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Niagara Falls
Saturday, June 22, 2024
Despite the rain, Lions carnival celebrates year of firsts for the club’s 60th birthday
Hattie the 3 legged boxer won the Beatrice Memorial Best of Show Award. Dave Van De Laar.
Youngest dog winner Khali, a five-week-old French bulldog, held by Elijah, 7. (Dave Van De Laar) Dave Van De Laar.
Competitors at the first annual St. Davids Lions Carnival dog show. (Dave Van De Laar) Dave Van De Laar.
Six-year-old Jolie and four-year-old Bennett Skubel enjoyed their snow cones after playing games on Saturday at the St. Davids Lions Carnival. Dave Van De Laar.
Two-year-old Ethan Chan-Xie chowed down on a lollipop at the St. Davids Lions Carnival on Saturday. Dave Van De Laar.

The St. Davids Lions Club didn’t let a bit of stormy weather rain on its parade on Saturday.

The Lions celebrated the club’s 60th anniversary with the annual carnival on July 29.

This year’s festivities are following a banner year of success in 2022 – despite the weather not being on their side on July 29.

“We lost probably a good four hours on Saturday,” Susan Snider, the incoming Lions president said.

The club is looking at the bright side though, recognizing that money was still raised for the community nonetheless.

“You have to stay positive. In everyone’s life, a little rain must fall. You just have to make the best of it,” Snider said.

She explained that the total amount of funds raised is still being calculated, and emphasized that “there is still money to give to our community, to Canada and to our world.”

Snider is the St. Davids Lions’ first-ever female president, so the carnival – of which she was in charge of running – looked a bit different for her compared to the past 15 years or so.

In past years, Snider had worked the grocery basket post and food booths.

“This year I had to mitigate and do other things, so it was different and I did kind of miss just being at one post,” she joked.

Snider’s official presidential duties began on July 1, with the new Lions year.

She expressed her excitement to take on the new role and add a bit of a womanly touch to leadership.

“Men are from Mars, women are from Venus: We work well together,” she said.

She said that Lions clubs worldwide began accepting women in 1987 and are at nearly 50 per cent female members.

“Every woman who I know who has joined the lions club has been received with open arms,” she said.

For her first carnival as president, Snider was overall pleased.

“A huge thank you to everyone who supports our carnival year after year,” she said.

She added that going forward, she’s going to ensure that the Lions “have fun in everything we do.”

Hal Barlow and Fred Broughton worked one of the Lions’ booths on Saturday evening and said that despite the rain, things were looking up.

They explained that while the carnival stayed open during the weekend downpour, rides and music had to stop for around four hours.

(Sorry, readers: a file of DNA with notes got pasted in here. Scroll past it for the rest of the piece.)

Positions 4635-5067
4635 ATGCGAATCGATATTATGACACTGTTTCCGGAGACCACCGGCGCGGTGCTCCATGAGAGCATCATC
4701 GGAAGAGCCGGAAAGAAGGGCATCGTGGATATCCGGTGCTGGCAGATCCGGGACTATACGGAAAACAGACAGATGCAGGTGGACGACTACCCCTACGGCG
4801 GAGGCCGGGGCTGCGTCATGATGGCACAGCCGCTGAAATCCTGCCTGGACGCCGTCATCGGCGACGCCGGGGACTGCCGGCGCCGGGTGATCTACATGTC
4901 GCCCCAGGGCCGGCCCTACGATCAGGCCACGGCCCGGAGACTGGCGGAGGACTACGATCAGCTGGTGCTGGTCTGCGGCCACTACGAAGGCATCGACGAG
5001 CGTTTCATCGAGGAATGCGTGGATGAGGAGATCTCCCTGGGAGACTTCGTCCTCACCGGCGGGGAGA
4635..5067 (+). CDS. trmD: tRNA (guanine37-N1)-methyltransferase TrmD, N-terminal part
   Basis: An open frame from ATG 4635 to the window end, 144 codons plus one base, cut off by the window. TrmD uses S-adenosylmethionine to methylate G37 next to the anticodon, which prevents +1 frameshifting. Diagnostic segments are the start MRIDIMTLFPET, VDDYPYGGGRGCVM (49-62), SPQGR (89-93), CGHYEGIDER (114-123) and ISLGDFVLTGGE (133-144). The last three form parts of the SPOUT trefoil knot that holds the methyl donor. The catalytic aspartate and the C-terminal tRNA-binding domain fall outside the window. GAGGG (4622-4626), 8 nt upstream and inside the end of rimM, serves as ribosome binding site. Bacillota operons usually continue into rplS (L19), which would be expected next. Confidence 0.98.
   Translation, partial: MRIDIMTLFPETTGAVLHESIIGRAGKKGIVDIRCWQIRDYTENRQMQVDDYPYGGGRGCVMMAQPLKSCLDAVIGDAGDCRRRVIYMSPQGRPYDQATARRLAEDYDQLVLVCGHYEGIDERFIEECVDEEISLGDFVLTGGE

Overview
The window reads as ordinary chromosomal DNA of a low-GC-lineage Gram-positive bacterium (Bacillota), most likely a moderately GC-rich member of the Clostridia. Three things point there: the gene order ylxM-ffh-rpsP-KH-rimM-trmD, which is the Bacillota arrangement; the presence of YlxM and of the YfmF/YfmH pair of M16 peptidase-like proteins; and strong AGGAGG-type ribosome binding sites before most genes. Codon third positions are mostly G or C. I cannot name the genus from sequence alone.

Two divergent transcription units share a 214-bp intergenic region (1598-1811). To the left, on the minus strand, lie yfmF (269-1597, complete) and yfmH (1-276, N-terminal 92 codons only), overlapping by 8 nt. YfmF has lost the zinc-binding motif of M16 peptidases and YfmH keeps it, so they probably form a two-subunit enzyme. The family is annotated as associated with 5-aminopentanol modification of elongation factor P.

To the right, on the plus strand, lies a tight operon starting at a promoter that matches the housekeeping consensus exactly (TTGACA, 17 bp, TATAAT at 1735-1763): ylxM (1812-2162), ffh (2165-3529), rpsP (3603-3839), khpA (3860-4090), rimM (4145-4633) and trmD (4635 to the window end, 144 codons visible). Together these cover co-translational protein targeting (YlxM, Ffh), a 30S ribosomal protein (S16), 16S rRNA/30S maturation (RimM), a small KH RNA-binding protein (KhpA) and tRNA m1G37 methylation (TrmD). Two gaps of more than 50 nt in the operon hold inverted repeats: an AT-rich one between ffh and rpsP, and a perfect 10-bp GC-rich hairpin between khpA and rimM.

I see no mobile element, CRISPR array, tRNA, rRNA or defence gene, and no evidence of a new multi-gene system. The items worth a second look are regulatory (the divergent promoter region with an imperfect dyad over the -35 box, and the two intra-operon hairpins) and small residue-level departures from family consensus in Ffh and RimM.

“After 3 o’clock or 4 o’clock things started picking up,” Barlow said.

“It’s a great night now,” added Broughton.

They both said that the dog show at 1:30 p.m. drew a large crowd despite the rain.

“That was a big success and this was the first year that they did it,” said Broughton.

Snider said that the dog show was a real highlight for an otherwise rainy day.

“It was fantastic,” she said.

“There were over 30 dogs there and we held it under the bingo tent,” she laughed.

The show was originally planned to be outside with a DJ, but organizers decided to compromise with the weather and take a bit of shelter.

She shared her amazement that even with the rain and the chaos, “all the dogs got along.”

Hattie the three-legged Boxer, a fixture of the Lions club made her appearance. 

Snider told The Lake Report that Hattie, a rescue dog, took a fall as a puppy and shattered one of her legs.

The original owners refused treatment for Hattie and the leg was removed by the Hamilton SPCA before she was put up for adoption.

“Either the leg had to be removed or she had to be put down,” Snider said.

Hattie was given the Beatrice Memorial Best in Show Award, named for the lead organizer’s 14-year-old dog who was recently put down.

All funds raised from the first-ever dog show are going to the Guide Dogs of Canada. Entry was $10 a pup.

Other show-stopping attractions included a visit from New York Rangers player Ben Harper on Wednesday night, who had a shootout game to kick the carnival off.

New this year too was the carnival’s ticketed Country Night on Sunday, led by entertainment chair Ken Lamb.

Lamb expressed disappointment in having to cancel multiple acts due to the rain.

“People are so controlled by the weather, you kind of live by it and die by it when you’re doing outdoor events,” he said.

He added that three acts were cancelled for Saturday’s carnival festivities.

“It really dampened the crowd,” he said.

“The volume just hasn’t been where we’d love it to be, but it is what it is.”

Country night entry was a $20 donation, which Lamb was greatly appreciative of especially since technical costs were fronted by the carnival’s numerous sponsors.

“They underwrote any costs that we have, from equipment rental to the costs of the bands, which is really cool,” he said.

Because of the generous community and the “great safety net,”  all funds raised can benefit the residents of St. Davids.

“Every penny goes straight back to the community.”

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